for us. The first line of proof, then, that the first chapters of Genesis are to be taken literally, is from the language of the passages. It is the same language as the language which is used when we read about Abraham, when we read about Isaac and Jacob. We are reading about things that actually happened.
The second line of proof that I want to take is that the fourth commandment about the seventh day demands that we take Genesis 1 literally. God commanded Israel to labour six days and rest the seventh. The reason given was that God made the world in six days and rested the seventh. The very reason that men should work six days and rest one is that God worked six and rested one at the creation. If we make the day in Genesis 1 to be something indefinite, for example, then the fourth commandment loses its authority and becomes something which is meaningless and rather grotesque. Imagine it, if the day of Genesis is an indefinite period of time, the commandment would be to work six indefinite periods of time because God made the world in six indefinite periods of time, and rested for a seventh indefinite period of time. If we look at it in this way, then we see that the fourth commandment, for it to have any authority at all, demands that we must take the days of Genesis 1 literally. Since the days must be literal, it follows that everything that goes along with them must be literal also.
Our third line of proof is that the Lord and the apostles take the early chapters of Genesis literally whenever they refer to them in the New Testament. There are many examples, but I have taken just threeÂ—one from the gospels, one from the epistles of Paul and one from the two epistles of Peter. If you turn with me to these three examples, I think you will see what I mean clearly enough.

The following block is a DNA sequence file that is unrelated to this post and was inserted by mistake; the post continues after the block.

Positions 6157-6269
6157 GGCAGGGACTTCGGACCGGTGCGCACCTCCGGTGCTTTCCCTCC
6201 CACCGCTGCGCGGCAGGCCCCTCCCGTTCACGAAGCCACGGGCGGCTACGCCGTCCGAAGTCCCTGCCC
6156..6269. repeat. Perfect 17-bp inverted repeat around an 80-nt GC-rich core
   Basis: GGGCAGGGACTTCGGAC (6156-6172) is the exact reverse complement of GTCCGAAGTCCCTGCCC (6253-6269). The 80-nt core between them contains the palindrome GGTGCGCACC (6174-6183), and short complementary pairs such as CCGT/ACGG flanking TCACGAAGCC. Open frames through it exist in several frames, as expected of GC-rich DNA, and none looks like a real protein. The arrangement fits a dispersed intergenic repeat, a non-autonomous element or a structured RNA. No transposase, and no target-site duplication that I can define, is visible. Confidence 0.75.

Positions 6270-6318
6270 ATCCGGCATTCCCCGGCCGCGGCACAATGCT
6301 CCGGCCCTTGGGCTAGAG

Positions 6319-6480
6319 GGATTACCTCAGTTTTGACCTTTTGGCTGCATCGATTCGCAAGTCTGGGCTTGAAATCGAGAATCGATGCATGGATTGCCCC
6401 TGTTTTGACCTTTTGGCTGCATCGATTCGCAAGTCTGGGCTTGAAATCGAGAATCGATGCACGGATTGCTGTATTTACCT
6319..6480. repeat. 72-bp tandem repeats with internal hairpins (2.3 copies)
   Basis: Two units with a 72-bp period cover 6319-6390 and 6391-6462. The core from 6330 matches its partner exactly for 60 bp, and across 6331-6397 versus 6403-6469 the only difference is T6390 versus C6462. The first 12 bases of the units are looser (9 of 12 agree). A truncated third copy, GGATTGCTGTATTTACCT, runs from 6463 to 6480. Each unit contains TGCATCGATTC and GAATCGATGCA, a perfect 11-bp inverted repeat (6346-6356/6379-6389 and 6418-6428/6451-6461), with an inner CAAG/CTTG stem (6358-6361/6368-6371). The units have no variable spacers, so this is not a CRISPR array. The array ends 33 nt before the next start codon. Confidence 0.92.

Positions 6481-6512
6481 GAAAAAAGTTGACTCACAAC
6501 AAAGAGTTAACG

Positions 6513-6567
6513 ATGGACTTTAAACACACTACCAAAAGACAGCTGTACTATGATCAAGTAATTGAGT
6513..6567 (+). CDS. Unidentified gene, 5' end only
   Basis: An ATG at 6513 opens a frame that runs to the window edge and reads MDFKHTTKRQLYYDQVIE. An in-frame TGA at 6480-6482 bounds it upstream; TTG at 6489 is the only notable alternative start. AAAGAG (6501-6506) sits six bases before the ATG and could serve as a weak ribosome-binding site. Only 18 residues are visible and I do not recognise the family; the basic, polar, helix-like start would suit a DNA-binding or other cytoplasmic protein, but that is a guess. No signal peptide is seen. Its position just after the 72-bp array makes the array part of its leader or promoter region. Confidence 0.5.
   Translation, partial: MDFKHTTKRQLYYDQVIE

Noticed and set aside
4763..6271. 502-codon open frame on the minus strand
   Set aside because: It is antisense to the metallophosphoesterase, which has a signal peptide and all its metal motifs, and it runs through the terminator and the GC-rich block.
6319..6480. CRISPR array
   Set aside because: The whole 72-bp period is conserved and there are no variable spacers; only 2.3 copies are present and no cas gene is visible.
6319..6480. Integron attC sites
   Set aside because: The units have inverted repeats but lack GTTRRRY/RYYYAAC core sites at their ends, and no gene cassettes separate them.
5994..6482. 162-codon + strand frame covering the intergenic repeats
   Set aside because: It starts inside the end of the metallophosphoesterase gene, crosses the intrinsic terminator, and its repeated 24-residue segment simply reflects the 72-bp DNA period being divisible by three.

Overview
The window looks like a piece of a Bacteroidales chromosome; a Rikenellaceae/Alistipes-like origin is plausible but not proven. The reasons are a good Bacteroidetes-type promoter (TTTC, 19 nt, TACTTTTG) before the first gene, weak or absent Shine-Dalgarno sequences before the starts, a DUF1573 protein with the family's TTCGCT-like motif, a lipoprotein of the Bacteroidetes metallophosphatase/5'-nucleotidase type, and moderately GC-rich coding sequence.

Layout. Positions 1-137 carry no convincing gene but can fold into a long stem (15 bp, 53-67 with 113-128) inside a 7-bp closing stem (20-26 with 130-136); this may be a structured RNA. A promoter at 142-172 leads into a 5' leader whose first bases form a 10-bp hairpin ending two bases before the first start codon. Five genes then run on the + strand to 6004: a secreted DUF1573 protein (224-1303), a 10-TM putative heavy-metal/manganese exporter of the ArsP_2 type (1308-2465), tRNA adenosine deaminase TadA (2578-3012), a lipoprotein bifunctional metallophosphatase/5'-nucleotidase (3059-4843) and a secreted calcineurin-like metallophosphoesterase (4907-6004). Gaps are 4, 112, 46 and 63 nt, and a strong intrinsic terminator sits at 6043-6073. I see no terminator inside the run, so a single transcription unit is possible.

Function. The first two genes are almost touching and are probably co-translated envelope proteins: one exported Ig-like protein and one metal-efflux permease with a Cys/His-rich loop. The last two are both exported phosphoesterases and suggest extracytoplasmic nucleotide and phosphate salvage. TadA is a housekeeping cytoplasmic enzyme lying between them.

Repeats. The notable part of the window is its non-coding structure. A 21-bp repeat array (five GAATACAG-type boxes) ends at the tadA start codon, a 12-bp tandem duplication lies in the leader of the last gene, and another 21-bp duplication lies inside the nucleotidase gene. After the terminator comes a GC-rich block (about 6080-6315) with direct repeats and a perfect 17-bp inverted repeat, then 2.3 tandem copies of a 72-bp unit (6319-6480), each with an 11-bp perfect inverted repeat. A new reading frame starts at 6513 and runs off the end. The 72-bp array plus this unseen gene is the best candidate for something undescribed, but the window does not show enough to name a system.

The first one is Mark, 10: 6-8. The Lord here uses the very words of Genesis 1: 24 to prove His point against the Pharisees. Listen to what He says in vs. 6, 7, 8: “But from the beginning of the creation God made them male and female. For this cause shall a man leave his father and mother, and cleave to his wife; and they twain shall be one flesh: so then they are no more twain, but one flesh.” It is evident from this that our Lord is using Genesis in a way which is authoritative. He is quoting the passages from Genesis perfectly factually and the Lord is not making any mental reservation to fit in with the prejudices of His hearers. The Lord is taking Genesis as it is, literally, and the very quotation of the words is the end of all controversy.
A second example is in II Cor. 4: 6 which says “For God, who commanded the light to shine out of darkness, hath sinned in our hearts, to give the light of the knowledge of the glory of God in the face of Jesus Christ.” In this passage, Paul is teaching that the spiritual enlightenment of the child of God is as much a creative act of God as the original creation of the light at the beginning of the world. Notice that Paul does not say “The enlightenment of the Christian is like God causing light to shine into darkness” but rather “God, who commanded the light to shine out of darkness